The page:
Mass Definition

măs
massed, masses, massing
noun
masses
A unified body of matter with no specific shape.
A mass of clay.
American Heritage
A quantity of matter forming a body of indefinite shape and size, usually of relatively large size; lump.
Webster's New World
A large quantity or number.
A mass of bruises.
Webster's New World
A lump or aggregate of coherent material.
A cancerous mass.
American Heritage Medicine
The main or larger part; majority.
Webster's New World
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verb
massed, masses, massing
To gather or be gathered into a mass.
American Heritage
To gather or form into a mass.
Webster's New World
adjective
Of a large number of persons.
A mass demonstration.
Webster's New World
Of a large number of things; large-scale.
Mass production.
Webster's New World
Total; complete.
The mass result is impressive.
American Heritage
Of, characteristic of, or for the masses.
Mass media.
Webster's New World
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abbreviation
Massachusetts.
Webster's New World
idiom
in the mass
  • collectively; as a whole
Webster's New World
the masses
  • the great mass of common people; specif., the working people, or the lower classes in the social order
Webster's New World

Other Word Forms of Mass

Noun

Singular:
mass
Plural:
masses

Idioms, Phrasal Verbs Related to Mass

  • in the mass
  • the masses

Origin of Mass

  • From Old English masse, messe, Old English mæsse. Late Latin missa, from Latin mittere, missum, to send, dismiss: compare French messe. In the ancient churches, the public services at which the catechumens were permitted to be present were called missa catechumenorum, ending with the reading of the Gospel. Then they were dismissed with these words: "Ite, missa est", the congregation is dismissed. After that the sacrifice proper began. At its close the same words were said to those who remained. So the word gave the name of Mass to the sacrifice in the Catholic Church. Compare Christmas, Lammas, Mess a dish, Missal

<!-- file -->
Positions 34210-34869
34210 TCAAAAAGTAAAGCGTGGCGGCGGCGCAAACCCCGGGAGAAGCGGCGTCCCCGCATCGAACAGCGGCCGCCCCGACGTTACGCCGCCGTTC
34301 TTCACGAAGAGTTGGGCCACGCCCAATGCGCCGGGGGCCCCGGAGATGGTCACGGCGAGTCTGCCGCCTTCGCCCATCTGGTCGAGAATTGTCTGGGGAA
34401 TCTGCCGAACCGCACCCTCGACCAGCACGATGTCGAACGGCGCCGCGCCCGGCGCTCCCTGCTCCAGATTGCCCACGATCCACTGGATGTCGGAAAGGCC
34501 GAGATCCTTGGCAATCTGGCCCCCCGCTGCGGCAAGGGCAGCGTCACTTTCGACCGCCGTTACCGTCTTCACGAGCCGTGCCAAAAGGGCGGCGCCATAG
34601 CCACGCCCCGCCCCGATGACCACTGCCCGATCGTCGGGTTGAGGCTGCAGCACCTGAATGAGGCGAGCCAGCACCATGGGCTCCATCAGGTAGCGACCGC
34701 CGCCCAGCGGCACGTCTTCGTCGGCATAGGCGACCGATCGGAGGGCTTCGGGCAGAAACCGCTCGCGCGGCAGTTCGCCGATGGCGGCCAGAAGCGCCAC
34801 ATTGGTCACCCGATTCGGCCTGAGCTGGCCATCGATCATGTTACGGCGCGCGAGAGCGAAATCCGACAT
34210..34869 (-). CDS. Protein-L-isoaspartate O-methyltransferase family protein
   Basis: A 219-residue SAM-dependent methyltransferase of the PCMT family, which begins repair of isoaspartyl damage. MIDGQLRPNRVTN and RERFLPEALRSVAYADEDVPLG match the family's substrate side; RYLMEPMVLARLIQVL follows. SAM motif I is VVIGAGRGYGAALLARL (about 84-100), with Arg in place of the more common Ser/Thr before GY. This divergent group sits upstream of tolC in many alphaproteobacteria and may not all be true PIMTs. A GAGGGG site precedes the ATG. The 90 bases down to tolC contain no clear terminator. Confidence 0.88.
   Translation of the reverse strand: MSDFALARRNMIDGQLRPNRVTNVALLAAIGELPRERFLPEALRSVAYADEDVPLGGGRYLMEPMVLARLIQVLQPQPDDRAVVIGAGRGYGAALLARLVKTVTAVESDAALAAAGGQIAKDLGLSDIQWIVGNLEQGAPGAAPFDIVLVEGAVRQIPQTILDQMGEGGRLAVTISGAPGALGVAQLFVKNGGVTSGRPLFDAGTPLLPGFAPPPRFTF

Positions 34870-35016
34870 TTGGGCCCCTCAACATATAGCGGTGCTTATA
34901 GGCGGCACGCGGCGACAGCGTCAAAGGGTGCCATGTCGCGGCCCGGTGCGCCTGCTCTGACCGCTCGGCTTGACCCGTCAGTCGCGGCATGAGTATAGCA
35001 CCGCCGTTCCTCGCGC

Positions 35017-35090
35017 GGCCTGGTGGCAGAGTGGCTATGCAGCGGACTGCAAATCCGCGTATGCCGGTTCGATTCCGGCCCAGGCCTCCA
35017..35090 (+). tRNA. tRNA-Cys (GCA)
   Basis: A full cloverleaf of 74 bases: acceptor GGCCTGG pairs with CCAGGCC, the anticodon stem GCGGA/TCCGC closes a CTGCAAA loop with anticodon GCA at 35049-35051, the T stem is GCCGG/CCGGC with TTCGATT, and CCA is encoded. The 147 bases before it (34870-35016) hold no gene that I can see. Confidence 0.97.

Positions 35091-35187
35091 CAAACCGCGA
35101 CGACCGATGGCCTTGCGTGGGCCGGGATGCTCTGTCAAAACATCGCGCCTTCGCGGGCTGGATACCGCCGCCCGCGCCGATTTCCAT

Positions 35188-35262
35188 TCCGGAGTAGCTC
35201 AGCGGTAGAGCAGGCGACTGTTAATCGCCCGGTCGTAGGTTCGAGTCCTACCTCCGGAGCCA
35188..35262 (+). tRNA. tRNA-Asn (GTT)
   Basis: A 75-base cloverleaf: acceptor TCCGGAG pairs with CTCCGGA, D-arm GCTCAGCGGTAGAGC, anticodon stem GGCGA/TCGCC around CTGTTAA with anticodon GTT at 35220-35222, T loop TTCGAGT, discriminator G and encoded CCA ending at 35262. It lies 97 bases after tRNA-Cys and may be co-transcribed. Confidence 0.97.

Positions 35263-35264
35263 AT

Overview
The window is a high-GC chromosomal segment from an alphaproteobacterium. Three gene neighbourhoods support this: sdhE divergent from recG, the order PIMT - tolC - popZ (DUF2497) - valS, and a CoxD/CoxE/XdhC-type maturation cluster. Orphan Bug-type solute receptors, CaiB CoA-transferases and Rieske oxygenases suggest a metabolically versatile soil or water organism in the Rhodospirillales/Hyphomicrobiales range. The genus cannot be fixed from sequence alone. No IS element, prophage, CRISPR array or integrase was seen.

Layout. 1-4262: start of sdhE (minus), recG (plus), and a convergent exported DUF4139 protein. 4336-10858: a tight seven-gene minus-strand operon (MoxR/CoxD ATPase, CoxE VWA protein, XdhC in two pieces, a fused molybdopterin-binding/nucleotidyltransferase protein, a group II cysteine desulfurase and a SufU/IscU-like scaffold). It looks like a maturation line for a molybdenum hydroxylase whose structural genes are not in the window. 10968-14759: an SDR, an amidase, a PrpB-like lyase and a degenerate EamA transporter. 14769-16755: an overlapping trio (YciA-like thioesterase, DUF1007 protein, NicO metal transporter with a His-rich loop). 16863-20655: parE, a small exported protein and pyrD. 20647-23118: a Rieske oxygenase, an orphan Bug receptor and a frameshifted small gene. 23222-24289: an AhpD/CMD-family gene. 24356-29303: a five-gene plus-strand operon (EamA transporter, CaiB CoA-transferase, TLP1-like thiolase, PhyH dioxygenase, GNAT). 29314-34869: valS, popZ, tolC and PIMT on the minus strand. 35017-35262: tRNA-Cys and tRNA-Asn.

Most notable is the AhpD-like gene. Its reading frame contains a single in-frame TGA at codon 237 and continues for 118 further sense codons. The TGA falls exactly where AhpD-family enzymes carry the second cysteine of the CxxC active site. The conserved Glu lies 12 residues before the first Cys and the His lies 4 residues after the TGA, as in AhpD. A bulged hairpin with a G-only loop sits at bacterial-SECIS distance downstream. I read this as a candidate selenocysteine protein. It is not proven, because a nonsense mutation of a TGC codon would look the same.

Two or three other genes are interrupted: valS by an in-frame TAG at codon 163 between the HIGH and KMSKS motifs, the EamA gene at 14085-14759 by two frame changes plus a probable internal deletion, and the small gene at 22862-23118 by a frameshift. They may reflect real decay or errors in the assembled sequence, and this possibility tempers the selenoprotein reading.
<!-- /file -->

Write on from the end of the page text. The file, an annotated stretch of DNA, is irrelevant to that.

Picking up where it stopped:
From Wiktionary

  • In late Middle English (circa 1400) as masse in the sense of "lump, quantity of matter", from Anglo-Norman masse, in Old French attested from the 11th century, via late Latin massa (“lump, dough"), from Ancient Greek μᾶζα (maza, “barley-cake, lump (of dough)"). The Greek noun is derived from the verb μάσσω (mássō, “to knead"), ultimately from a Proto-Indo-European *mag'- (“to oil, knead"). The sense of "a large number or quantity" arises circa 1580. The scientific sense is from 1687 (as Latin massa) in the works of Isaac Newton, with the first English use (as mass) occurring in 1704.

    From Wiktionary

  • From Middle English masse, from Old English mæsse (“the mass, church festival"), from Vulgar Latin *messa, from Late Latin missa, noun use of feminine past participle of classical Latin mittere (“to send"). Compare Dutch mis (“mass"), German Messe (“mass"), Danish messe (“mass"), Icelandic messa (“mass"). More at mission.

    From Wiktionary

  • Middle English masse from Old English mæsse from Vulgar Latin messa from Late Latin missa from Latin feminine past participle of mittere to send away, dismiss

    From American Heritage Dictionary of the English Language, 5th Edition

  • Middle English masse from Old French from Latin massa from Greek māza, maza mag- in Indo-European roots

    From American Heritage Dictionary of the English Language, 5th Edition

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